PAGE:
ConnectByRootQuery in Oracle

How to Migrate connect_by_root From Oracle to Postgres

During a recent Oracle to Postgres migration, I found the keyword connect_by_root very tricky to migrate. In this post, I hope to make migrating connect_by_root to Postgres a bit easier for you all!

Understanding connect_by_root

The operator connect_by_root can return the root value from a hierarchical query. This can be quite hard to visualize, but is easier to understand with an example:

SELECT Employee, CONNECT_BY_ROOT Manager_id as "Manager", SYS_CONNECT_BY_PATH(Employee, '/') "Path"
FROM exampleTable
START WITH Manager_id is not null
CONNECT BY PRIOR Employee_id = Manager_id;

The above query would return the results shown below. It includes “Start with Manager_id is not null” to stop the query from trying to find the manager of employees that do not have managers. The way the root node is found is determined by the “Connect By” part of the aforementioned query. In this case, it is set up to traverse the tree by employee id matching the manager id. Note: The sys_connect_by_path is shown here only to indicate the path of each row, to make clear where the Manager value is taken from – it is not needed for a connect_by_root query.

Employee | Manager | Path
Josh	 | 1	   | /Josh
Ali	     | 1	   | /Josh/Ali
Ali	     | 2	   | /Ali
Nick	 | 4	   | /Nick

As you can see, the connect_by_root operator traverses the hierarchy and returns the manager id at each point. If the manager found also has a manager then that value is returned as well – this is what causes the employee “Ali” to appear twice. Ali has a direct manager Josh ( Employee_id = 2) who also has a manager Nick ( Employee_id = 1).

Hierarchical Queries in Postgres

First, to migrate connect_by_root to Postgres, you will need to understand how recursive queries are set up. However, Postgres does not have the recursive query keywords that are available in Oracle. As a result, hierarchical queries are more difficult to set up in Postgres. I recommend checking out my post on recursive queries, before continuing, if you are unsure how they work in Postgres.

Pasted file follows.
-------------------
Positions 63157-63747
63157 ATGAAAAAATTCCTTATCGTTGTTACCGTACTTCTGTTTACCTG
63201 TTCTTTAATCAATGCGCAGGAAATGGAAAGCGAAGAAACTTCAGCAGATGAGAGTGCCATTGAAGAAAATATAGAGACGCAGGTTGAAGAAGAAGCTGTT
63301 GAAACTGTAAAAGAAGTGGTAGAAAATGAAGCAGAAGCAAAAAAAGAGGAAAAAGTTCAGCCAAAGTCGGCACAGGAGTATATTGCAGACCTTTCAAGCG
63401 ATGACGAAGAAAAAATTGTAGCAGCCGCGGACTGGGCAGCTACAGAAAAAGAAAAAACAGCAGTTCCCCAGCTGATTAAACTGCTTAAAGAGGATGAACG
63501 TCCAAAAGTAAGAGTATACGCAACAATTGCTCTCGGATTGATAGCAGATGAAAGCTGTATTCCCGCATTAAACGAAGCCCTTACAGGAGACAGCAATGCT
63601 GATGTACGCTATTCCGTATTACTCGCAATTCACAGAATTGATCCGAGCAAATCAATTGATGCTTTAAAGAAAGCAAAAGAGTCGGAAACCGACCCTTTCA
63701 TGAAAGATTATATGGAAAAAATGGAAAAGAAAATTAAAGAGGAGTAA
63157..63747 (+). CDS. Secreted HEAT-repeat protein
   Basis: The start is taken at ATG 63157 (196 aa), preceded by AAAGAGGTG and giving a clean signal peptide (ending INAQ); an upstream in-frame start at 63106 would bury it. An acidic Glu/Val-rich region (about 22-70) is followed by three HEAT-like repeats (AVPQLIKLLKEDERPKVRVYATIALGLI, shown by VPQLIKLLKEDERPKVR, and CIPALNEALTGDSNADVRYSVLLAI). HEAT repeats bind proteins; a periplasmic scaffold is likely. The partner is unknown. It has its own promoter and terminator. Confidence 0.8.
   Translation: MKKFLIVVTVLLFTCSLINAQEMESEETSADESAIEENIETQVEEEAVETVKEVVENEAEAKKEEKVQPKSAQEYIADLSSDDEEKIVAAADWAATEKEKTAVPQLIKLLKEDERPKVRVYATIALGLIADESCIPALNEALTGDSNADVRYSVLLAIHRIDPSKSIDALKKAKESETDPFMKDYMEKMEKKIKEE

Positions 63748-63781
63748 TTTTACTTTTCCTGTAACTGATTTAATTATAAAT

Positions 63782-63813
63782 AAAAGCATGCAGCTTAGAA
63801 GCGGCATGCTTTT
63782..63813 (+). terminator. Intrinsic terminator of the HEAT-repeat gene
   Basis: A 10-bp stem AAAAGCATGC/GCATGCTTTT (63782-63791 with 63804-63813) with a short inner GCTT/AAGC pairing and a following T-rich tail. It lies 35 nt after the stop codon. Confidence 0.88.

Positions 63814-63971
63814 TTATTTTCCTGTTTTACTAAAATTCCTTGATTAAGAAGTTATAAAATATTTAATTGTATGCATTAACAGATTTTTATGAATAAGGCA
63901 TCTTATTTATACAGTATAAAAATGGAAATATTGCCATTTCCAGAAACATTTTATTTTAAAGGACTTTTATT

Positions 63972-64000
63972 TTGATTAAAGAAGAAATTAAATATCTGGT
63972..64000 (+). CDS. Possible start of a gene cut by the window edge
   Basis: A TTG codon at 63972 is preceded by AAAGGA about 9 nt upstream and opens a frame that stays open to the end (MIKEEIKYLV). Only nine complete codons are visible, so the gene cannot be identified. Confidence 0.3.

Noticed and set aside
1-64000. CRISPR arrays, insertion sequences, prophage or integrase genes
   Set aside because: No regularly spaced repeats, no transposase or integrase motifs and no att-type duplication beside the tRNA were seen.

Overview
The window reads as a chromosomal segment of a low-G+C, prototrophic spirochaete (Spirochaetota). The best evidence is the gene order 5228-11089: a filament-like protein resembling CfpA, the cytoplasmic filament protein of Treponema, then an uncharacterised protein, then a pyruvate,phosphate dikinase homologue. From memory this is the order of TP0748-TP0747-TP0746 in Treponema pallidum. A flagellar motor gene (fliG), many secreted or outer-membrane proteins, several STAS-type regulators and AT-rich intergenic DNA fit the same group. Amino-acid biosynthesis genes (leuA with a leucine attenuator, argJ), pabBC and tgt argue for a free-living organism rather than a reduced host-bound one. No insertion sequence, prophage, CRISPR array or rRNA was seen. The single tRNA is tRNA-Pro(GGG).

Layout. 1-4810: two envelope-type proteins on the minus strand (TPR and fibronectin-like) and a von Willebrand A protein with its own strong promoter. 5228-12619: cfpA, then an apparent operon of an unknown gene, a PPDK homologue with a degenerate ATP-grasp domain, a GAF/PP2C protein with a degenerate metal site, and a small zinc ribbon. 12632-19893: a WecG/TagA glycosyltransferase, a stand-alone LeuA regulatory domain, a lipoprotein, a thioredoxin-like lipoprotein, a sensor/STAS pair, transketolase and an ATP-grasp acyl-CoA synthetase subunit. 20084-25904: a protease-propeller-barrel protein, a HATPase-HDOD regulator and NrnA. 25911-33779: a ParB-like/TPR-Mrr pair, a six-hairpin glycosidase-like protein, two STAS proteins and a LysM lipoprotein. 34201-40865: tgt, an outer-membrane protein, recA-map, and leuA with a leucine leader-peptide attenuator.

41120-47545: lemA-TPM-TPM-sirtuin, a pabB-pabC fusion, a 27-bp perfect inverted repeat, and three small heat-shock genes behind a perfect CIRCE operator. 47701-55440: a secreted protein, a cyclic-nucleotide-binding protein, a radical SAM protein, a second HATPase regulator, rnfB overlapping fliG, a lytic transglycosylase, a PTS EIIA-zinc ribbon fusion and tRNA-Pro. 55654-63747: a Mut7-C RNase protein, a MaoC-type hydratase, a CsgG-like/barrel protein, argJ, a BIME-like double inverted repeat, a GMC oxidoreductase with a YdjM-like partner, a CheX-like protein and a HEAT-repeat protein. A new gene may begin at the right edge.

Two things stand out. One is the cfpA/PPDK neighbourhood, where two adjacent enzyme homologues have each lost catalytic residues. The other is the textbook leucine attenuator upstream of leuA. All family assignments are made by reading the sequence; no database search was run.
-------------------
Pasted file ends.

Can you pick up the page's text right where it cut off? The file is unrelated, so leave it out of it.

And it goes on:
Migrating connect_by_root to Postgres

In order to correctly copy connect_by_root in Postgres, your recursive query will need to capture the behaviour of the “connect_by_root“, “start with” and “connect by prior” keywords. The code below shows how this can be achieved. Note: You can ignore the lines labelled “sys_connect_by_path”, they are simply there to help show in the output where each line is coming from. For more info on sys_connect_by_path in Postgres, check out my other article.

With recursive example_query as (
    Manager_id as Manager, -- This is the connect_by_root root value.
    '/' || Employee as name_path  -- sys_connect_by_path NOT NEEDED FOR CONNECT_BY_ROOT
  from exampleTable
  where Manager_id is not null -- This term should match the "start with" term.

  union all

    parent.Manager,  -- For the connect_by_root value, you must take the parent value and not the child!
    parent.name_path || '/' || child.Employee as name_path  --  sys_connect_by_path NOT NEEDED FOR CONNECT_BY_ROOT 
  from exampleTable as child
  inner join example_query as parent 
    on child.Manager_id = parent.Employee_id -- This term should match the "connect by prior" term.
select * from example_query;

In the first half of the recursive query, you need to ensure you have a term in the select clause which will be selecting your root value – in this case, it is “Manager_id as Manager”. You also need to set up a where clause to match the “Start With” term. The first part of a recursive query (before the union) does not actually get read during the recursion, and this is why the where clause is set up here.

In the second part of the recursive query, the connect by prior term is set up. This term allows the query to return values for each row in the hierarchy all the way up to the root. The connect by prior term is used to specify the relationship between the parent and child rows. The key part of the query is to take the parent value, for the connect_by_root term, in the select after the union. The results from this query are the same as the oracle query previously shown:

Employee | Manager | Path
Josh	 | 1	   | /Josh
Ali	     | 1	   | /Josh/Ali
Ali	     | 2	   | /Ali
Nick	 | 4	   | /Nick


In conclusion, migrating a connect_by_root query from Oracle to Postgres is not that difficult, the key thing is to understand recursive queries. Once you understand how to set up Postgres recursive queries, modifying it to get a root value is not so hard!

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